Jonathan Bennett (philosopher)

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For other people named Jonathan Bennett, see Jonathan Bennett (disambiguation).

Jonathan Francis Bennett (born 17 February 1930) is a British philosopher of language and metaphysics, and a historian of early modern philosophy.

Born in Greymouth, New Zealand to Francis Oswald Bennett and Pearl Allan Brash Bennett.[1] Bennett read philosophy at the University of Canterbury (formerly Canterbury University College)[2] and at the University of Oxford where he was a member of Magdalen College, Oxford.

Bennett's first academic post was as a Junior Lecturer at the University of Auckland, New Zealand (then Auckland University College) (1952).[3] He was an Instructor in Philosophy at Haverford College (Pennsylvania) (1955-56), then a Lecturer in Moral Science (Philosophy) at the University of Cambridge (1956–68), then at Simon Fraser University (1968–70), the University of British Columbia (1970–79), and Syracuse University (1979–97). In 1980, he was the Tanner Lecturer at Brasenose College of Oxford University.[4] In 1992, he was the John Locke Lecturer at the University of Oxford. In 1985, he was elected a Fellow of the American Academy of Arts and Sciences.[5] The British Academy extended him the same honor in 1991.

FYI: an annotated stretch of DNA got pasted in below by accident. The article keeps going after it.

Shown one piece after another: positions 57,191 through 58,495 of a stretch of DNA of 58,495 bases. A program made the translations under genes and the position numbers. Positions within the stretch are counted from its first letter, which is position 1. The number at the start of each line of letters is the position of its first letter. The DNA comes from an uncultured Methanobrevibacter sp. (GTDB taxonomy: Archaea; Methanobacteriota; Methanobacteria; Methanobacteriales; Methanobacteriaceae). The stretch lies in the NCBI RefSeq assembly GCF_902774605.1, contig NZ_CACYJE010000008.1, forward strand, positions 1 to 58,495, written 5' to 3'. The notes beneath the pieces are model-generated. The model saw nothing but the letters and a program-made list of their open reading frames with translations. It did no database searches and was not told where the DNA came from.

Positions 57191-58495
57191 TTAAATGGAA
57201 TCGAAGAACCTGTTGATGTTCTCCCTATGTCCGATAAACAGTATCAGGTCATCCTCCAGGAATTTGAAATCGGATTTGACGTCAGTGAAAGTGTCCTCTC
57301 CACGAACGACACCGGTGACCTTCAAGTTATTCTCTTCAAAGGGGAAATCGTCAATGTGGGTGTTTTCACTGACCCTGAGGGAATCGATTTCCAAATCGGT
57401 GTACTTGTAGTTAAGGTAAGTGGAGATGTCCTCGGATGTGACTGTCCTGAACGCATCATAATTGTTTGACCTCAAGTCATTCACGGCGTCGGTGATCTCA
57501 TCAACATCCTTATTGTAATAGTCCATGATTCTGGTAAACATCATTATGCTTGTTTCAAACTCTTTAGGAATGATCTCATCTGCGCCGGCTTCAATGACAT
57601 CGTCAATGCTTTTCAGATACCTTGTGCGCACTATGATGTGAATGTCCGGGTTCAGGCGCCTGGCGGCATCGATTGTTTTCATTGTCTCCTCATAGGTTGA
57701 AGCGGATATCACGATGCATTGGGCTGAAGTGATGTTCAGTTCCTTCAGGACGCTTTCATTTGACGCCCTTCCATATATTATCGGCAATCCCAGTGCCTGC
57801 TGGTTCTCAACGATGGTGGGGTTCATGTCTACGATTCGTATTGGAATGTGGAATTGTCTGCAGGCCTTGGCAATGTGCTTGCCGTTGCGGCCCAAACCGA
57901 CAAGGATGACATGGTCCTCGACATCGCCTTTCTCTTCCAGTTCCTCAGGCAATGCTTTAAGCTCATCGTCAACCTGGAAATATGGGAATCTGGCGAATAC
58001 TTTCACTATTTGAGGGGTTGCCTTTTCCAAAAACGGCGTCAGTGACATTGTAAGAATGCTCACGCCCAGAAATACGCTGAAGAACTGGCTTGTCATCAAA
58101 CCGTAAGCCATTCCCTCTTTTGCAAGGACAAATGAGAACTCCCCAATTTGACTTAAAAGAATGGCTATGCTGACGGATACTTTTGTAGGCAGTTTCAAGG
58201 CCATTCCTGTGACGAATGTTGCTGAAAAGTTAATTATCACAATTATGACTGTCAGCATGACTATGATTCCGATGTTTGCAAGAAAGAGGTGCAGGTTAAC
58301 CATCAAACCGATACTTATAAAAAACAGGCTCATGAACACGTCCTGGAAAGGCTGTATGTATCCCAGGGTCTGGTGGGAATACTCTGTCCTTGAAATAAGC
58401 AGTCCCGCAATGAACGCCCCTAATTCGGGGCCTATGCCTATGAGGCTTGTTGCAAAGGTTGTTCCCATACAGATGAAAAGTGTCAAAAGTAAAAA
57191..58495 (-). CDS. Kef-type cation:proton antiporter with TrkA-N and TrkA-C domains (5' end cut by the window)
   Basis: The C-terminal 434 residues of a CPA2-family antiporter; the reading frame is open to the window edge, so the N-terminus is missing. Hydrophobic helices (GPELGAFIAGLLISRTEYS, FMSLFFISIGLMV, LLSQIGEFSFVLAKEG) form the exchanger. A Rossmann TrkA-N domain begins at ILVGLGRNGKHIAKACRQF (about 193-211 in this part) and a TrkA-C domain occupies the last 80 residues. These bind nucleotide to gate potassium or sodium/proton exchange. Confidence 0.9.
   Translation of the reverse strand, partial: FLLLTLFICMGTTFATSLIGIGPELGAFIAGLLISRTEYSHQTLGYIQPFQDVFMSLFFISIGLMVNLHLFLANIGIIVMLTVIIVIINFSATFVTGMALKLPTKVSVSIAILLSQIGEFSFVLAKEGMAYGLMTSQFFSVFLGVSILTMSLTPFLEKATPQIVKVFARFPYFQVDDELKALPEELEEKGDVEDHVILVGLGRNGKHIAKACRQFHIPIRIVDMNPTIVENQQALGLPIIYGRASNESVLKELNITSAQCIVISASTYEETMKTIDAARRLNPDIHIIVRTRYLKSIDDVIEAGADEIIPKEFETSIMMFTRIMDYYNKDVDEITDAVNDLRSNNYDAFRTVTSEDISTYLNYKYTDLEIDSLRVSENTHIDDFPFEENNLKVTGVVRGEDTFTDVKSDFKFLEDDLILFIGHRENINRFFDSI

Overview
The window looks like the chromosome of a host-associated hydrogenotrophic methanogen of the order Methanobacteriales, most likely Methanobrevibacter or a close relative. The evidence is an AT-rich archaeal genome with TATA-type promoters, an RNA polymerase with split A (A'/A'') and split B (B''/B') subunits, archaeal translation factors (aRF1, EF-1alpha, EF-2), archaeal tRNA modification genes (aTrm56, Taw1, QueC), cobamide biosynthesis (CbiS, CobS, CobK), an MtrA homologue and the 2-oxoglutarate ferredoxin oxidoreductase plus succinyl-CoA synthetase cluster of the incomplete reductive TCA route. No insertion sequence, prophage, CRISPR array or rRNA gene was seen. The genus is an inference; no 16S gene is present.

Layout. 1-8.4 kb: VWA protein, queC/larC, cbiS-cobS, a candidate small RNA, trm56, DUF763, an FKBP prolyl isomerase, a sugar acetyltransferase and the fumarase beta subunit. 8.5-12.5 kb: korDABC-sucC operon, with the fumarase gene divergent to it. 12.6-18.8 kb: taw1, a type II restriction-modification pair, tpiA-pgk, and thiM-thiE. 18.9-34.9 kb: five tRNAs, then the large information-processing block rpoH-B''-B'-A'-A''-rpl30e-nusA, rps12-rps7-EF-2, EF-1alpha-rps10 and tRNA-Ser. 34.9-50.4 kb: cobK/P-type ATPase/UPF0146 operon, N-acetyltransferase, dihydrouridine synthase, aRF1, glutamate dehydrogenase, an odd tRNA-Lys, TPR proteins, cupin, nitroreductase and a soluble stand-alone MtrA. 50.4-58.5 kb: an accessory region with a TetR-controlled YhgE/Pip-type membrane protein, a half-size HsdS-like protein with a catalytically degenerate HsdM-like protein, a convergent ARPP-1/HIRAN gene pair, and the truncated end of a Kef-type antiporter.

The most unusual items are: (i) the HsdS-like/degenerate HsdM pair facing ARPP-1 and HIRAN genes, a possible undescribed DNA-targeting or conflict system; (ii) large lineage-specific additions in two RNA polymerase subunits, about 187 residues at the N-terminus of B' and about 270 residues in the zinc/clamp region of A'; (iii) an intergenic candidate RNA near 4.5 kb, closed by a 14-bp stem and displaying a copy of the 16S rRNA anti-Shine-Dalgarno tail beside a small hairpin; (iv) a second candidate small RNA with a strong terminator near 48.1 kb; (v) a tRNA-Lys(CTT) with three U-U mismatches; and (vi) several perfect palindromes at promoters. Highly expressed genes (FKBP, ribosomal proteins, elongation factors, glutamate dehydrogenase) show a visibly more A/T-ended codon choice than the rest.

He has also written extensively on philosophy of mind, events, conditionals, and consequentialist ethics. Bennett is renowned for his interpretations of major early modern philosophers.[6]

Bennett's website is devoted to making the texts of early modern philosophers more accessible to today's students.

Works[edit]

  • 1989 (1964). Rationality. Hackett.
  • 1966. Kant’s Analytic. Cambridge University Press.
  • 1971. Locke, Berkeley, Hume: Central Themes. Oxford University Press.
  • 1974. Kant’s Dialectic. Cambridge University Press.
  • 1990 (1976). Linguistic Behaviour. Hackett.
  • 1984. A Study of Spinoza’s Ethics. Hackett.
  • 1988. Events and their Names. Hackett.
  • 1995. The Act Itself. Oxford University Press.
  • 2001. Learning from Six Philosophers. Oxford University Press.
  • 2003. A Philosophical Guide to Conditionals. Oxford University Press.

References[edit]

  1. ^ Hull, Richard (2013). "Jonathan Francis Bennett". The American Philosophical Association Centennial Series. Presidential Addresses of The American Philosophical Association 1981–1990 10: 515–518. doi:10.5840/apapa2013172. 
  2. ^ "University of Canterbury, Philosophy, Master's Theses". University of Canterbury. Retrieved April 13, 2012. 
  3. ^ Hull, Richard (2013). "Jonathan Francis Bennett". The American Philosophical Association Centennial Series. Presidential Addresses of The American Philosophical Association 1981–1990 10: 515. doi:10.5840/apapa2013172. 
  4. ^ Bennett, Jonathan. "Who is Jonathan Bennett?". Retrieved 13 December 2013. 
  5. ^ "Book of Members, 1780–2010: Chapter B". American Academy of Arts and Sciences. Retrieved June 15, 2011. 
  6. ^ Lowe, E. J. (2005). Honderich, Ted, ed. The Oxford Companion to Philosophy. Oxford: Oxford University Press. p. 87. ISBN 0-19-926479-1. 

External links[edit]

  • [1] - "Translations" by Bennett of philosophical classics of the English language into contemporary English. Also works in Latin, French and German.